Chalet Girl could be the title of a Disney Channel movie and just about has the originality of one, but agreeable performances by a confident cast make this better than your average movie of the month. Oscar-nominated Felicity Jones stars as regular girl Kim who “serves toffs little foods” at an Alpine ski resort and finds herself falling for the dashing son of a jet-setting family.
She is the main reason for the film’s appeal. Infinitely watchable, Jones is charming but with the snappy sarcasm of a nineteen year old who should be doing more with her life than she is. Despite being a good ten years older than her character, the actress pulls off a believable teenager, injecting Kim with a healthy dose of cynicism while maintaining abundant stores of goodwill.
And that’s what the character needs after the death of her mother in a car accident. In her grief, Kim decides to swap a promising skateboarding career for the tedium of a fast food joint. Her other raison d’être is managing her lovable but helpless father (Bill Bailey). Nevertheless, when she gets an offer to work in Switzerland, she jumps at the chance, even if it means leaving dad to his own devices.
At first, Kim seems to be an ill fit for the chalet girl life, which, for those of us who aren’t in the know, is something akin to a housekeeper, cook, and PA rolled into one leggy, buxom blonde. Kim effortlessly handles the hoovering and the foie gras, but she’s less sure about cozying up to the family she’s working for. Her colleague, Georgie (Tamsin Egerton), on the other hand, has no problem stepping across employer/employee boundaries and happily joins in their merrymaking.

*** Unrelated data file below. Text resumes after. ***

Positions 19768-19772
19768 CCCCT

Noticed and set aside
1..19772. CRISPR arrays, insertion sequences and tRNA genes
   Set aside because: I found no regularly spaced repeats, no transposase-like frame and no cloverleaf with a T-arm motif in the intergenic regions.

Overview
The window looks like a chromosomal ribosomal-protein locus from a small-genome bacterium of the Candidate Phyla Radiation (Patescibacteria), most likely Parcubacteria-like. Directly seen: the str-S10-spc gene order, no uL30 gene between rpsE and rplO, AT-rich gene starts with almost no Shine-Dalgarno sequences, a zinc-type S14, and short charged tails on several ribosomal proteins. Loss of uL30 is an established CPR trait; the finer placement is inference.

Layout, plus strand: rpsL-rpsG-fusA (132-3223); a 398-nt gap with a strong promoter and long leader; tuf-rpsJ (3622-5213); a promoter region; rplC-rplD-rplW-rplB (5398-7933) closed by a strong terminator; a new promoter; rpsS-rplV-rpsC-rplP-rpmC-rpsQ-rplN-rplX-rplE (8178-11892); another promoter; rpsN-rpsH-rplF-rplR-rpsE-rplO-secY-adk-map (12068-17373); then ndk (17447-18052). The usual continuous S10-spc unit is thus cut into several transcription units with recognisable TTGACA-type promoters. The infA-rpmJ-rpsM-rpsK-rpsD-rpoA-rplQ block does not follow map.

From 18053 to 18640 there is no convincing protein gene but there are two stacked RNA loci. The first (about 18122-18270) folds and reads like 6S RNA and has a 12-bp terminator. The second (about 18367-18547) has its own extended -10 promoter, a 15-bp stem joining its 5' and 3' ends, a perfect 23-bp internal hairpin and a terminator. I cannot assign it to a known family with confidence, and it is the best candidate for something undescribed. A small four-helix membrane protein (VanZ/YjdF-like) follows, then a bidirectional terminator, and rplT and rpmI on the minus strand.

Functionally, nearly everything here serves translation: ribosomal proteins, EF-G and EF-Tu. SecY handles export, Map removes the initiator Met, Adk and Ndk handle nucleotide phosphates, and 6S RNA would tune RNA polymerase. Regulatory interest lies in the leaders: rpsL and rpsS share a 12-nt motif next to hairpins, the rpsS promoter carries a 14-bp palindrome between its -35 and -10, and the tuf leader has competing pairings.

Kim’s struggles to find her place play into the generic themes of overcoming class and one’s past. In accepting her mother’s death and thus conquering her fear of the slopes – with help from a scraggly German snowboarder (Ken Duken), she also bridges the working stiff/posh people chasm. Bill Nighy as the patriarch is gentle and forgiving while Brooke Shields is his fabulously condescending wife. She isn’t too pleased when her son, Johnny (Ed Westwick), takes a liking to the girl from steerage despite being engaged to fellow rich person Chloe (Sophia Bush).
If the inter-class romance lacks inspiration, the performances try to patch things up. Besides Jones’s welcome presence, Westwick also smolders effectively as Kim’s lover. He ticks off all the boxes as a reasonably romantic lead and, maybe for the better, doesn’t try to compete with Jones for the spotlight. His chiseled cheekbones and whispered purring are more than enough to make you cheer for the young couple, which in turn will make you want to cheer for the movie.
Prod: Wolfgang Behr, Pippa Cross, Dietmar Guentsche, Harriet Rees
Dir: Phil Traill
Writer: Tom Williams
Cast: Felicity Jones, Ed Westwick, Tasmin Egerton, Bill Nighy, Brooke Shields, Bill Bailey, Sophia Bush, Ken Duken, Nicholas Braun, Gregor Bloéb, Tara Dakides, Georgia King, Tom Goodman-Hill, Jessica Hynes
Time: 96 min
Country: United Kingdom